Russell Clamp, cluster executive chef, DoubleTree by Hilton Riyadh admits that cultural diversity is his biggest challenge and opportunity
Describe your first ever role in the F&B industry?
My very first was when I was 13 years old as a pot washer for the kitchen in our local village pub every Sunday lunchtime. There was an Irish head chef called Dermot, and when I saw him flying around the kitchen hurling pans everywhere one minute, then turning into a funny, gentle, smiling person beaming over a beautiful plate of food the next; I thought he was one of the coolest people on the planet. Now working in Saudi Arabia at the DoubleTree Hilton Riyadh I’ve learnt quieter techniques for working alongside a colorful array of cultures, which I love.
Who has inspired you most in your career?
Alain Ducasse. After following his work and philosophies about food for many years, I got the chance to attend a chef’s table with him at Restaurant Le Louis XV. His passion for quality ingredients, and how these are reflected in the finished dish, was inspirational.
How do you view the F&B scene in the region?
In Saudi Arabia, things are moving in many directions at the same time. Concepts and food styles considered the norm in other parts of the world are only just beginning to emerge and gain acceptance here. Fast food is very popular, and historically in many Arabic cultures the quality of a meal was judged by the quantity of food presented or served. However, DoubleTree by Hilton Riyadh is beginning to see a growth in demand for á la carte options, and an appreciation of the art on the plate. This transformation is very slow but definitely on the way.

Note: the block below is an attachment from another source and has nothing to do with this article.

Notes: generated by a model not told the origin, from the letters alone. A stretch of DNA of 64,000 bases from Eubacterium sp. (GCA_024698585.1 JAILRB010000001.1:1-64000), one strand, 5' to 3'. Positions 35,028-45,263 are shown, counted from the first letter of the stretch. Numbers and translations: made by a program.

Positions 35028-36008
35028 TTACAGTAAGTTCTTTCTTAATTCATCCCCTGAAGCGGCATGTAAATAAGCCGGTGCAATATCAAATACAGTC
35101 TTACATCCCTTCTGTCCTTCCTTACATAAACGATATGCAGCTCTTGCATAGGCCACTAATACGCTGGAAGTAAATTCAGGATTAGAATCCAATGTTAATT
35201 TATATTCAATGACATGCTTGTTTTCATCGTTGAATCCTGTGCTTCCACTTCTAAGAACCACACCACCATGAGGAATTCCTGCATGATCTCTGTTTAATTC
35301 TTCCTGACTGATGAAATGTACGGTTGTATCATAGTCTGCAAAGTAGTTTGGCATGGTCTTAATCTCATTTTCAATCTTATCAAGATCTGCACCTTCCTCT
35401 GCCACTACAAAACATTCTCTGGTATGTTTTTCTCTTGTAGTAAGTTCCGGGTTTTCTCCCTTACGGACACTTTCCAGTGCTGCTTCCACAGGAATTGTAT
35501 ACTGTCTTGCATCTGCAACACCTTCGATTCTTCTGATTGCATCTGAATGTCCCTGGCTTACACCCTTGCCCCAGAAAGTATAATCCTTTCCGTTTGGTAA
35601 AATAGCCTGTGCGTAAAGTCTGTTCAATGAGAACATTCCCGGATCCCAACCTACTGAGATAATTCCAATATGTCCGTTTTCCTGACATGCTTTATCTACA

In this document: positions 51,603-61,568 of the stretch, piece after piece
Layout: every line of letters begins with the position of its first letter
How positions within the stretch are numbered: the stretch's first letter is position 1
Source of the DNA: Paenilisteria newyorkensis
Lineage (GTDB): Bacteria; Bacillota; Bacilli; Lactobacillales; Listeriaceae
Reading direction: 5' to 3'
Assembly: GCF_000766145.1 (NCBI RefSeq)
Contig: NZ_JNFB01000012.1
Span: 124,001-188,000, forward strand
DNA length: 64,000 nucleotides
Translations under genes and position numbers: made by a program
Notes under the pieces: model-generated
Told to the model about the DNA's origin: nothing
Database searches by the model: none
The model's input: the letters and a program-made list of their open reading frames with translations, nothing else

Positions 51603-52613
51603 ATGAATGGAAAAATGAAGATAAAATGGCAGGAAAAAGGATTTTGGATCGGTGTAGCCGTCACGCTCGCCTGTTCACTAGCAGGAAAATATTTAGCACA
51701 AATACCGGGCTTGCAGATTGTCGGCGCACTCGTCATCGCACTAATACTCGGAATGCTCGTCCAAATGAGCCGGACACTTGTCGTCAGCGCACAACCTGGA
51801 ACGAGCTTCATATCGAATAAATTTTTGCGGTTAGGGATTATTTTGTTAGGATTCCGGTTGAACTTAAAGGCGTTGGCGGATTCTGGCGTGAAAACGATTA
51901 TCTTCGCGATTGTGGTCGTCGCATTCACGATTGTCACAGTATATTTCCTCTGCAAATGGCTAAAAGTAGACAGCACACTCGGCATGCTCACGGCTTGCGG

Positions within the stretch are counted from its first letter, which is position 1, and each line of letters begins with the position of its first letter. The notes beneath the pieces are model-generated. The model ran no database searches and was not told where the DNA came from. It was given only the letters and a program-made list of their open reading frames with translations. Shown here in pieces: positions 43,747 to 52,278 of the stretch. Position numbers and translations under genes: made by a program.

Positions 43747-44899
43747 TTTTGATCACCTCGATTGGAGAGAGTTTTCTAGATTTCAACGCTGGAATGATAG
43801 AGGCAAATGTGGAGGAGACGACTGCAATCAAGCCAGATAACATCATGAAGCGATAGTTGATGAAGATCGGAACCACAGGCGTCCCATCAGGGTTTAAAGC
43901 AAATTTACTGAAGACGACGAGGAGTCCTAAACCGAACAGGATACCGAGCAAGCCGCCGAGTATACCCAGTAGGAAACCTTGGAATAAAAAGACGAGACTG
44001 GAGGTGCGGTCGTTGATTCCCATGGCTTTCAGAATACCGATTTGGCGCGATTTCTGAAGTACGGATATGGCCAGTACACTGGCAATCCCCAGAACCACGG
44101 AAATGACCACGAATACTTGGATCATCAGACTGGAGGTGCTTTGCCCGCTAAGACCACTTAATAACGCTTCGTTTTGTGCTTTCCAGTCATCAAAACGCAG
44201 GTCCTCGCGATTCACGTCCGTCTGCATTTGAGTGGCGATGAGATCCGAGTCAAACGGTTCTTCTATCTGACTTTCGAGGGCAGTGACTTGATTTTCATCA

What is the biggest challenge of your role?
My biggest challenge is cultural diversity, both in terms of staff and customers. If I walked into a busy restaurant in the middle of Spain I would find a lot of Spanish people eating and a kitchen full of Spaniards cooking and this would also be the same in Melbourne or Bombay or Houston, or Beijing. But in the hotels of KSA, there is a very wide diversity both back and front of house, especially in Riyadh. Kitchen staff of different nationalities have opposing ideas of how to prepare different plates, but soon the team begin to gel and they start learning from one another. It takes time and a lot of coaching to break down all the individual perceptions and emerge with an international team behind you. This cultural diversity follows through to the customers: I must ensure I offer a range of dishes acceptable to the diverse nationalities I have staying.
What is the best aspect of your role?
Creative thinking. Taking a blank space whether that is a plate, a room or even an embassy garden and pouring my ideas all over it. The cherry on the top is when you stand back and see that space filled and admired by others.
If you could work in any restaurant in the world, which would it be?
The Waterside Inn, Bray on London’s River Thames. I would also nip over the road to do some part-time work in The Fat Duck – Heston Blumenthal’s three-Michelin-starred restaurant. However, Saudi Arabia is where the really honest food is cooked and delivered.
What tip would you share with new staff starting out in the F&B industry in the region?
A lot of young Saudis interested in entering the food and beverage industry are motivated by the opportunity to travel outside of the Kingdom, but they are daunted by the amount of learning required to cook international food. I point out to them that just mastering their own food is enough to get that ticket to travel. The further you travel from your native cooking the more valuable it becomes.
September 2014 – present: Executive chef, Hilton Hotels, Riyadh
February 2013 – September 2014: Development chef, Spirit Group, UK
January 2011 – February 2013: Chef de cuisine, Luffenham Golf Club, UK